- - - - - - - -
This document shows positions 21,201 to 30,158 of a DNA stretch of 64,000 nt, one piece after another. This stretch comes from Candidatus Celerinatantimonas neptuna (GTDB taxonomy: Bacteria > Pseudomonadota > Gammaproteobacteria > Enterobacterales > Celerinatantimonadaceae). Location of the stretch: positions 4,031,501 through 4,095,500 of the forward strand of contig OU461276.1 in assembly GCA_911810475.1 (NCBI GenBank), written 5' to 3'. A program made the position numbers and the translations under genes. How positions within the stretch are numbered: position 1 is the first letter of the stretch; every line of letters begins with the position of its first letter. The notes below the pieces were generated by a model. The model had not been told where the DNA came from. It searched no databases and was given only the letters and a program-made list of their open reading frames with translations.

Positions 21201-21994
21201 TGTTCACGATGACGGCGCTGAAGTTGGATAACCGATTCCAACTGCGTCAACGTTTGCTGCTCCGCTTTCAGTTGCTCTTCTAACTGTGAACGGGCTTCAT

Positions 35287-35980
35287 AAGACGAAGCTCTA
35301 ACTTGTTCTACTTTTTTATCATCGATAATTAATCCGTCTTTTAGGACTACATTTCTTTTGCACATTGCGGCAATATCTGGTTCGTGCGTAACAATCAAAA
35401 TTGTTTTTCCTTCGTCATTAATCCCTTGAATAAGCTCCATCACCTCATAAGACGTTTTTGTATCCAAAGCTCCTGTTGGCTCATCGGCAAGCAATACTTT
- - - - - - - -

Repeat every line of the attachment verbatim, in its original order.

This document shows positions 21,201 to 30,158 of a DNA stretch of 64,000 nt, one piece after another. This stretch comes from Candidatus Celerinatantimonas neptuna (GTDB taxonomy: Bacteria > Pseudomonadota > Gammaproteobacteria > Enterobacterales > Celerinatantimonadaceae). Location of the stretch: positions 4,031,501 through 4,095,500 of the forward strand of contig OU461276.1 in assembly GCA_911810475.1 (NCBI GenBank), written 5' to 3'. A program made the position numbers and the translations under genes. How positions within the stretch are numbered: position 1 is the first letter of the stretch; every line of letters begins with the position of its first letter. The notes below the pieces were generated by a model. The model had not been told where the DNA came from. It searched no databases and was given only the letters and a program-made list of their open reading frames with translations.

Positions 21201-21994
21201 TGTTCACGATGACGGCGCTGAAGTTGGATAACCGATTCCAACTGCGTCAACGTTTGCTGCTCCGCTTTCAGTTGCTCTTCTAACTGTGAACGGGCTTCAT

Positions 35287-35980
35287 AAGACGAAGCTCTA
35301 ACTTGTTCTACTTTTTTATCATCGATAATTAATCCGTCTTTTAGGACTACATTTCTTTTGCACATTGCGGCAATATCTGGTTCGTGCGTAACAATCAAAA
35401 TTGTTTTTCCTTCGTCATTAATCCCTTGAATAAGCTCCATCACCTCATAAGACGTTTTTGTATCCAAAGCTCCTGTTGGCTCATCGGCAAGCAATACTTT